We then conducted the reverse assay, this time fixing the spore dose at 900 and combining it with a range of doses of toxin inclusion bodies. This assay was done in two independent experiments. In this constant spore dose assay, increasing toxins greatly increased the insect mortality rate (Fig 1B). Fig 1B shows that the effect of toxins cannot be described by independent action because the data are too threshold-like. We use “threshold-like” to mean that the per-capita contribution to mortality increases with dose in the low dose range, in contrast to what independent-action models predict; we do not mean that there necessarily exists a hard threshold below which mortality cannot occur. For instance if each toxin molecule has some independent probability, p0, of killing the host, then the “exponential” dose-response model, (1) detailed further below, describes the probability of mortality at expected dose k. When the data from experiment 1 are used to fit the model, the maximum likelihood fit is p0 = 0.0053. For this first dataset only points below saturation (up to 500 pg) were used to fit this model; one technical issue that could have contributed to this intermediate saturation was that very high concentrations of toxins can deter feeding, making it difficult to ensure that all insects at very high doses consumed entire droplets. The second experiment had more low-dose data points and showed no intermediate saturation; it was best fit with p0 = 0.0165. The exponential model, the steepest standard independent-action model where dose is Poisson distributed as it assumes no host variability, is unable to account for the sharp threshold-like rise (and overestimates mortality at low doses) in these experiments (Fig 1B). In S1 Fig we show that a binomial model which assumes doses are known exactly rather than being Poisson distributed, as well as the beta-Poisson which encompasses host heterogeneity (and will be described shortly), do not explain this effect either. Because the effect of toxins is too threshold-like to be described by independent action assumptions and also since the impact of toxins and spores toward mortality is non-independent, the independent action hypothesis fails in our host-pathogen system.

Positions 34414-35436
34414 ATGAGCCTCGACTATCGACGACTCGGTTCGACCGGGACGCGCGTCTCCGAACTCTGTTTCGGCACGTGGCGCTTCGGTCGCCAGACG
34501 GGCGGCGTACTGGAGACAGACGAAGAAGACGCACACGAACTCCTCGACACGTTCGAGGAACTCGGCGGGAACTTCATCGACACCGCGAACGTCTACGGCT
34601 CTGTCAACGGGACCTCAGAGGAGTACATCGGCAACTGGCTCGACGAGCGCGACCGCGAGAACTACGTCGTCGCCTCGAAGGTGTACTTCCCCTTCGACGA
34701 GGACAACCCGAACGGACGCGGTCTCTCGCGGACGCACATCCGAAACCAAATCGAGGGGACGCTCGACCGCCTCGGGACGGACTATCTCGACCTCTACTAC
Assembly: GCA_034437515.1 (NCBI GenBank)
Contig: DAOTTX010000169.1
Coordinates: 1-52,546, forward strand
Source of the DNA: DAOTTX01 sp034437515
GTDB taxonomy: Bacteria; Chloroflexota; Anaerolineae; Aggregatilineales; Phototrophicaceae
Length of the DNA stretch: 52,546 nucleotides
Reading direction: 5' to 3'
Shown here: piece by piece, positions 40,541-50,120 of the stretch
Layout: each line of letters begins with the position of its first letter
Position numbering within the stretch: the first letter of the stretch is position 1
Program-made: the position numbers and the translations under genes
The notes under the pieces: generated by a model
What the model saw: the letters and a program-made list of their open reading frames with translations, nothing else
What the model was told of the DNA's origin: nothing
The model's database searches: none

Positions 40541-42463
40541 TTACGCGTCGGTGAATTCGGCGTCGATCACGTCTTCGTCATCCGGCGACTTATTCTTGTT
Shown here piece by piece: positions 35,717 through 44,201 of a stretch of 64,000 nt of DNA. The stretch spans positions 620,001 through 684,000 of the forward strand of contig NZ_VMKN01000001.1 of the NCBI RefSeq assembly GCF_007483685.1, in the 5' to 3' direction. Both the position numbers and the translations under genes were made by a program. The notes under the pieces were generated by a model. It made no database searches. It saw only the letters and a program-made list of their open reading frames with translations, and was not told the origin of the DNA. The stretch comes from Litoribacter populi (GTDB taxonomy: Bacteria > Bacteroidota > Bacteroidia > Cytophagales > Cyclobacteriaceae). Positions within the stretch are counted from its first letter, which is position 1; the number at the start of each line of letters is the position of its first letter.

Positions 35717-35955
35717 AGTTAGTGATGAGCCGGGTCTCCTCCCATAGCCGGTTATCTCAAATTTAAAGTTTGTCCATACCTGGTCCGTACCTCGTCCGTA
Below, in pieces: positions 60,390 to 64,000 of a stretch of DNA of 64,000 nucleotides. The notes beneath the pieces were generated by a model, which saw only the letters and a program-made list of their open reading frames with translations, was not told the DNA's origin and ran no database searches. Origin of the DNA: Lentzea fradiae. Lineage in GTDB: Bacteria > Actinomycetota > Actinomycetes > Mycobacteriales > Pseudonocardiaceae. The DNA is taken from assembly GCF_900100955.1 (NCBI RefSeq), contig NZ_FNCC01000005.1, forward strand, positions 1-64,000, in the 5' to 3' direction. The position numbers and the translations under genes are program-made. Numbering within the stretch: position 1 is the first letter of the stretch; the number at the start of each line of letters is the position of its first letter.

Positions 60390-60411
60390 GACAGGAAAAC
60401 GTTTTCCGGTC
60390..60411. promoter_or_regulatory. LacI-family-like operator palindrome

It is not surprising that our toxin data are inconsistent with IAH-based models at low doses since there is no a priori reason to expect mortality as a function of toxin to follow any particular dose-response curve without careful consideration of the mechanisms of pathogenesis. In contrast to biological dose-response curves, chemical dose-response curves often explicitly incorporate threshold-like effects [24,25]; thus when bacteria secrete toxic metabolites, the IAH can easily be violated. It is increasingly realized that the disease dynamics in B.t. and other bacteria are driven by such non-independent processes inside the host [22,26,27]. The process of pathogenesis is often implicitly discussed as either following independent action assumptions or alternatively exhibiting an absolute threshold dose below which pathogenesis or mortality never occurs [9,10]. There is an intermediate possibility, as appears to be the case in our system, where cooperative action exists but without an absolute dose cutoff below which pathogenesis is impossible.